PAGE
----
Ovechkin Second Fiddler On the Roof
I mentioned earlier how the past calendar year had illustrated that Alex Ovechkin was becoming much less Superman and a lot more Robin in relation to Sidney Crosby's Batman. Here's exactly why.
When the two players were introduced to the league right after the lockout, it was a great pairing. Two young players, each of whom would pull not only their team but the league as a whole out of their doldrums. The different extents to which that has happened since the two began their first career postseason clash has distanced them from each other significantly.
Last summer, Washington wasted a 2-0 series lead against Pittsburgh in the conference final, then came back to win three straight games. This only delayed the drama as they were embarrassed 6-2 in Game Seven.
This year, Crosby scored the gold-medal winning goal for Team Canada at the Olympics, while Ovechkin's Russian squad didn't even medal. Now the Capitals entered this postseason as the odds-on favorite to win the cup before amazingly frittering away a 3-1 series lead to the Canadiens. Meanwhile, Crosby is collecting a league leading point total on his way to another Cup final experience.
Granted, those results - both the Olympics and this past week - are as much an indictment of Ovechkin's teammates as they are of Ovechkin himself. Numerous players didn't show up, and the Capitals were exposed for an undisciplined, freelance style of play that scored them enough goals to outrun their opponents in the regular season, but not the postseason.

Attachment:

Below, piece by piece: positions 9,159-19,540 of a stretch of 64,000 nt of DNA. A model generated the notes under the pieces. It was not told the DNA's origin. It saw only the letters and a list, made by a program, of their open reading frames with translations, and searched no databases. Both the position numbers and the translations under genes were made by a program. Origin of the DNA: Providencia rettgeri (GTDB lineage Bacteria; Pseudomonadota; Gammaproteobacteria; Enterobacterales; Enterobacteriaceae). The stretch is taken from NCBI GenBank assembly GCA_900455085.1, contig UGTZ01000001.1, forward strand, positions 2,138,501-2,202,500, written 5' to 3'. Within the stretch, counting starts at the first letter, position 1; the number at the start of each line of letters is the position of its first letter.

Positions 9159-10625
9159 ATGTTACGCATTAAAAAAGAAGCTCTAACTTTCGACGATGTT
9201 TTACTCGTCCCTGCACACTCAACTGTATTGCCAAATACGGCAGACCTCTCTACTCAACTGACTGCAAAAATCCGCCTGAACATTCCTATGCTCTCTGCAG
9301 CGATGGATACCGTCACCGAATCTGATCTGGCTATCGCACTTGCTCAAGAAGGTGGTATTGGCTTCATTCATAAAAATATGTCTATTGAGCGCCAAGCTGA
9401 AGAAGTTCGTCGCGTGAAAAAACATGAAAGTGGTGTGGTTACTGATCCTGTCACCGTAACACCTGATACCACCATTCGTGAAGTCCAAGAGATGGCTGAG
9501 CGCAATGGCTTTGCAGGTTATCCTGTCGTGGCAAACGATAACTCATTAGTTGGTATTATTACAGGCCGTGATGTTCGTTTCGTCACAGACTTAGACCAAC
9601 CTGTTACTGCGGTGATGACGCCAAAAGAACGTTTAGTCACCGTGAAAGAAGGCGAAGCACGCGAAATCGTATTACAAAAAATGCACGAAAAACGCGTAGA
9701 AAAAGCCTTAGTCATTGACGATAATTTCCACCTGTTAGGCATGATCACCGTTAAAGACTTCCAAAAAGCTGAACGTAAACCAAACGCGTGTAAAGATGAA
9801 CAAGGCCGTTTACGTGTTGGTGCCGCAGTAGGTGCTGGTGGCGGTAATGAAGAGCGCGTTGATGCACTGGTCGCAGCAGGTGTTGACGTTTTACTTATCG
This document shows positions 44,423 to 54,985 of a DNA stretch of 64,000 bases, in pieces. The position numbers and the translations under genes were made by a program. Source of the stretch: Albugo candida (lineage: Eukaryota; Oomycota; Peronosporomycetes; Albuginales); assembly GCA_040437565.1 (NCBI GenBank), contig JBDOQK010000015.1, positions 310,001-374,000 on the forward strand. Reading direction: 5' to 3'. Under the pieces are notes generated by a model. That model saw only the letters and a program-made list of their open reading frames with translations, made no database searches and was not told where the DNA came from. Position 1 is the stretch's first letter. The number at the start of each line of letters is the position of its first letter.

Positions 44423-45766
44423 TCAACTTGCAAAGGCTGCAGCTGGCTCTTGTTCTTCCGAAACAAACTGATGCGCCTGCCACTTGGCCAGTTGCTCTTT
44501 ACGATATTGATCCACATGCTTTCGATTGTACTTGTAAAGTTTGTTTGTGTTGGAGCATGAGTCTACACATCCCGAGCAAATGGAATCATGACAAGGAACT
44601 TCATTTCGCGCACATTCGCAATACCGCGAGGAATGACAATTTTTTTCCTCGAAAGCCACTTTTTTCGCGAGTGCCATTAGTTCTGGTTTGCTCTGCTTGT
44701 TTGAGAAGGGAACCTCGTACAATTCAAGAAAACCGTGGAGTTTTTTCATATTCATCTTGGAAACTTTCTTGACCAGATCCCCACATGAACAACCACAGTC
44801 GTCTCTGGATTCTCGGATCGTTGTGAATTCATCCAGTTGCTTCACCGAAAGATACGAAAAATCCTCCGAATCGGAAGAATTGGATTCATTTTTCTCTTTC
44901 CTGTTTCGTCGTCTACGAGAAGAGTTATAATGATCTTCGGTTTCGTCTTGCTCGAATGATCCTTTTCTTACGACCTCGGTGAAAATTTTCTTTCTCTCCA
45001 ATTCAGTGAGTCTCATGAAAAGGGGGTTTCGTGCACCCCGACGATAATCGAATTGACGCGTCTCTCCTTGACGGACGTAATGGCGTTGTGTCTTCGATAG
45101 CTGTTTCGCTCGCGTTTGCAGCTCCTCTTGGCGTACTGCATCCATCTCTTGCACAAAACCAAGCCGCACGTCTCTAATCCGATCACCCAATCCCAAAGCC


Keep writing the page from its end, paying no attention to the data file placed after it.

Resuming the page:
That said, Team Canada laid out the blueprint of how to shut down Ovie in the Olympics - put a big strong defensive forward on Ovechkin's side of the ice, and behind him put your biggest and best defenseman. That cut off Alex's free runs down the left wing, responsible for many of his big games this season.
The Canadiens (the team, not the country) followed that exact plan with Josh Gorges and Hal Gill, and it worked like a dream. This was the kind of one-dimensional solution reserved for shutting down a sniper, not a captain and team leader.
Ovechkin needs to take a serious look at how his career has unfolded so far and realize that he has plateaued in terms of his likely success in the NHL, which at this point is not unlike Dan Marino; good, but not quite good enough.
It's hard to say if that wide open style of Washington's is a Bruce Boudreau philosophy or one designed to make Ovechkin happy, but Alex needs to get more from his teammates, partly because his best isn't good enough to carry a team as captain.